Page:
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Niacinamide Pregnancy and Breastfeeding Warnings

Niacinamide Pregnancy Warnings

Use is considered acceptable.

AU TGA pregnancy category: Exempt
US FDA pregnancy category: Not assigned

Comments:
-This vitamin is an essential nutrient needed for tissue respirations, lipid metabolism, and glycogenesis.
-Deficiency during pregnancy is uncommon unless nutrition is poor.

Animal studies are not available. There are no controlled data in human pregnancy. A 1948 study showed an association of niacinamide deficiency to pregnancy-induce hypertension, but other B vitamins are also associated with PIH. Niacinamide is actively transported to the fetus, with higher levels in the fetus and newborn than the mother.

AU Exempt: Medications exempted from pregnancy classification are not absolutely safe for use in pregnancy in all circumstances. Some exempted medicines, for example the complementary medicine, St John's Wort, may interact with other medicines and induce unexpected adverse effects in the mother and/or fetus.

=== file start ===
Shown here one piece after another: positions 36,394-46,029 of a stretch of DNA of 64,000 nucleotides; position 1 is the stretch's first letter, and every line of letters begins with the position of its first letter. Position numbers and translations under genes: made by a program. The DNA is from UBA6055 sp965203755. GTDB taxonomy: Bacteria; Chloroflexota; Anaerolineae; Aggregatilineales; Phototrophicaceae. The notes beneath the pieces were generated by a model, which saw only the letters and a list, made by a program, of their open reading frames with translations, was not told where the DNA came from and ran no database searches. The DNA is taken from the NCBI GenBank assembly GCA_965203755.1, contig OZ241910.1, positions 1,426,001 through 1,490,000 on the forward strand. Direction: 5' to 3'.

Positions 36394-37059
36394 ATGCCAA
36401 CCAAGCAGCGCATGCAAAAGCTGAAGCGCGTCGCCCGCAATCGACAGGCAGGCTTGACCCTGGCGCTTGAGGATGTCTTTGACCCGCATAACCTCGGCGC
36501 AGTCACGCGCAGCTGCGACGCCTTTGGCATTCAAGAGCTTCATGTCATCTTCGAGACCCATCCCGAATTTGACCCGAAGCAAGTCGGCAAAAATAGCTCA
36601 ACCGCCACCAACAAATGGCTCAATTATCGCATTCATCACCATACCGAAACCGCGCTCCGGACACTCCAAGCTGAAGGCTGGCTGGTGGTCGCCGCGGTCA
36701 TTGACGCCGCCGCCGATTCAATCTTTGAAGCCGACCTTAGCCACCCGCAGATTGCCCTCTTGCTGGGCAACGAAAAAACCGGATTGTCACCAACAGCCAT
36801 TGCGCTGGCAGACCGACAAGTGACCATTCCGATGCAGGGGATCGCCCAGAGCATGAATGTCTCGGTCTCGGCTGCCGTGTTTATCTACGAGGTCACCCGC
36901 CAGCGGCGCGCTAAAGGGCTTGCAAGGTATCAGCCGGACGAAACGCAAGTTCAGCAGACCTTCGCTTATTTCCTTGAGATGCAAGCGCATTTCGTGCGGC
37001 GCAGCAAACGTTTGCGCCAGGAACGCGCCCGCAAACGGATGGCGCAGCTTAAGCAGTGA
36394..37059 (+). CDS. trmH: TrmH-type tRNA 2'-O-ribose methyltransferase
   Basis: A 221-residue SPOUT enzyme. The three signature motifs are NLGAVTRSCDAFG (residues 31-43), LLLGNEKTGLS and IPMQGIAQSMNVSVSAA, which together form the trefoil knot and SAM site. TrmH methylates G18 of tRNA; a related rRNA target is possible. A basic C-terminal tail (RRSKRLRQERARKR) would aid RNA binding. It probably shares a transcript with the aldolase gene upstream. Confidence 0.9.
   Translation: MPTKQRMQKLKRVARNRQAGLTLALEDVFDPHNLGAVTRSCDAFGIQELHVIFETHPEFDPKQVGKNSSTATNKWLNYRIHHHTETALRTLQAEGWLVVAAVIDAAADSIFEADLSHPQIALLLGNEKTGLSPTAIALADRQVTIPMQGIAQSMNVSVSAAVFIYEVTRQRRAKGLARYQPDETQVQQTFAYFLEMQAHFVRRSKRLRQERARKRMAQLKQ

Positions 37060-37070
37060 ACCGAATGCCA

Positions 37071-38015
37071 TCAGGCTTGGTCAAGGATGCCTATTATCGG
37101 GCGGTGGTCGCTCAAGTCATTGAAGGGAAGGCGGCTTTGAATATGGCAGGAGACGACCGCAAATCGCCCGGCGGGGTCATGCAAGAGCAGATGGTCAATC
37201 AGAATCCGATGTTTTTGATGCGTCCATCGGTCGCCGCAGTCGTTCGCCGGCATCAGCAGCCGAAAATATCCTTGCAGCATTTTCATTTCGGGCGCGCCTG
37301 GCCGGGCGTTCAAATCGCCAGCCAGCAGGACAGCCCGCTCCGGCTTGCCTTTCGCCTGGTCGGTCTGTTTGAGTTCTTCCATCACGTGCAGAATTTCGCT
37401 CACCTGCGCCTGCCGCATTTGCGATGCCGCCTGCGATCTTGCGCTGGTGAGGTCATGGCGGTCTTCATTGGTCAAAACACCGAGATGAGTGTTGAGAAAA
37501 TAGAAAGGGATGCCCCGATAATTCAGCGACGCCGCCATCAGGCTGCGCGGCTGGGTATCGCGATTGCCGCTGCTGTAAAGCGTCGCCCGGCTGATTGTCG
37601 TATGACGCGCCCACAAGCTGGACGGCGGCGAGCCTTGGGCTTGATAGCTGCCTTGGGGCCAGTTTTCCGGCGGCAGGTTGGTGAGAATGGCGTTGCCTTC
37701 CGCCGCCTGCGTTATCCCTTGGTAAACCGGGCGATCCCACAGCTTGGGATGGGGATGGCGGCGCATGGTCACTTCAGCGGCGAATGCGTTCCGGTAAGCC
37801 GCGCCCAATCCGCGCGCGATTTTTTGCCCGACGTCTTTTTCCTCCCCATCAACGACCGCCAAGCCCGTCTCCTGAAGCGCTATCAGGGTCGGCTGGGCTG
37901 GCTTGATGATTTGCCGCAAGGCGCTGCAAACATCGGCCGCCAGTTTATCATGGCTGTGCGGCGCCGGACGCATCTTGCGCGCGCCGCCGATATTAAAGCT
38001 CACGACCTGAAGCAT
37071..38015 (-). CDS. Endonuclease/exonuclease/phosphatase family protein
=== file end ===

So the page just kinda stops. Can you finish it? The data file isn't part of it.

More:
US FDA pregnancy category Not Assigned: The US FDA has amended the pregnancy labeling rule for prescription drug products to require labeling that includes a summary of risk, a discussion of the data supporting that summary, and relevant information to help health care providers make prescribing decisions and counsel women about the use of drugs during pregnancy. Pregnancy categories A, B, C, D, and X are being phased out.

See references

Niacinamide Breastfeeding Warnings

Use is considered acceptable.

Excreted into human milk: Data not available
Excreted into animal milk: Data not available

Comments:
-The precursor to this vitamin (niacin) is actively excreted in breast milk; transfer of this vitamin is probable.
-If dietary intake of niacin is adequate, supplementation is not needed.

See references

References for pregnancy information

  1. TGA. Therapeutic Goods Administration. Australian Drug Evaluation Committee "Prescribing medicines in pregnancy: an Australian categorisation of risk of drug use in pregnancy. Available from: URL: http://www.tga.gov.au/docs/html/medpreg.htm." ([1999]):
  2. Briggs GG, Freeman RK. "Drugs in Pregnancy and Lactation. 10th ed." Philadelphia, PA: Wolters Kluwer Health (2015):

References for breastfeeding information

  1. Briggs GG, Freeman RK. "Drugs in Pregnancy and Lactation. 10th ed." Philadelphia, PA: Wolters Kluwer Health (2015):

Further information

Always consult your healthcare provider to ensure the information displayed on this page applies to your personal circumstances.